New Law Allows Grad Students to Have a Second Year of Training
Chase Niesner | August 28, 2013
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Among the 28 bills Gov. Jerry Brown signed into law yesterday, four bear directly on California educators and students.
One bill, SB 5, sponsored by Sen. Alex Padilla (D, Pacoima), aims to create better teachers by allowing graduate students to spend an additional year in training before becoming a teacher. Until now, the state had limited graduate students to just one year of study.
Two other bills signed by Brown are intended to expedite the state’s transition to digital learning.
A measure, AB 133, from Assemblyman Curt Hagman (R, Chino Hills) requires a publisher or manufacture of printed educational material to also provide the content in a digital format. The bill, SB 185, from Sen. Mimi Walters (R, Irvine) gives school districts, county offices of education and charter schools the unrestricted ability to negotiate directly with publishers the price of their print and digital instructional material. Until now, negotiations were handled by the State Board of Education.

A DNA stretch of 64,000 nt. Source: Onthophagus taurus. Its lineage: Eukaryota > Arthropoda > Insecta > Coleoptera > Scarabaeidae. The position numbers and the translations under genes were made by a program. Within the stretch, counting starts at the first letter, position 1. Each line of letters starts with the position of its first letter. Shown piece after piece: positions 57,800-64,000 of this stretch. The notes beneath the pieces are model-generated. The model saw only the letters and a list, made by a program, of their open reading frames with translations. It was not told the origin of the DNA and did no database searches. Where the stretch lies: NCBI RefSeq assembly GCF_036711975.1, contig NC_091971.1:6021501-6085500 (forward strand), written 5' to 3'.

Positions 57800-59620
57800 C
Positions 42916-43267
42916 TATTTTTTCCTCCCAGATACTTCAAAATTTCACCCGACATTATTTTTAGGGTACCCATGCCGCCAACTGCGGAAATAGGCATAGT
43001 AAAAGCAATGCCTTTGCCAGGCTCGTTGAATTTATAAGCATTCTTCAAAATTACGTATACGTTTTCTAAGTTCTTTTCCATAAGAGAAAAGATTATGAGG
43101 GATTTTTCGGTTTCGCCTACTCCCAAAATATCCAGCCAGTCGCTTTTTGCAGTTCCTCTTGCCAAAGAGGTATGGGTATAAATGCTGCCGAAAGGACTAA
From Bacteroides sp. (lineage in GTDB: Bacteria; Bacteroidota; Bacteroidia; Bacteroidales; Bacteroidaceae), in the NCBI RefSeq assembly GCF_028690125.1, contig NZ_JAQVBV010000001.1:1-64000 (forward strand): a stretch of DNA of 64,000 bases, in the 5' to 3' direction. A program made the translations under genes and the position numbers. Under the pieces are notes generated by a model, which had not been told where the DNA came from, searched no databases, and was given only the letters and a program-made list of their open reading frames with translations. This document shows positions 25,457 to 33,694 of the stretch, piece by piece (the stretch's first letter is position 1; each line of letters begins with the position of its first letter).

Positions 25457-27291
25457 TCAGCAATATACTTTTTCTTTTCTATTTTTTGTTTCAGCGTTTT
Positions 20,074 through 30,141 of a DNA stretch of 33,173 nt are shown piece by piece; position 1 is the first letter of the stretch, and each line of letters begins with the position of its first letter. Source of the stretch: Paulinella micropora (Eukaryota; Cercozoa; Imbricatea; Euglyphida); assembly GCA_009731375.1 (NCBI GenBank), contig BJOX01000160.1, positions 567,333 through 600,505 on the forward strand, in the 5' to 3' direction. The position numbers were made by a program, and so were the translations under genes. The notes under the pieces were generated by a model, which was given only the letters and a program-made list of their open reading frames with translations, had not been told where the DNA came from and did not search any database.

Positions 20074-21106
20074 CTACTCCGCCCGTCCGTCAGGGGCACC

A fourth bill, from Sen. Marty Block (D, San Diego) amends the requirements of the governing board of California State University to open the two student positions on the board to sophomores. Before, the students had to be at least juniors. The bill also waives the tuition fee for the students on the board for his or her term of office.
Previous Posts: LA Unified Wins Big Under State Budget Compromise, Districts to Get First Payment Under Brown’s New Formula, Brown’s New Funding Formula Sets Student Limit for K-3 Classes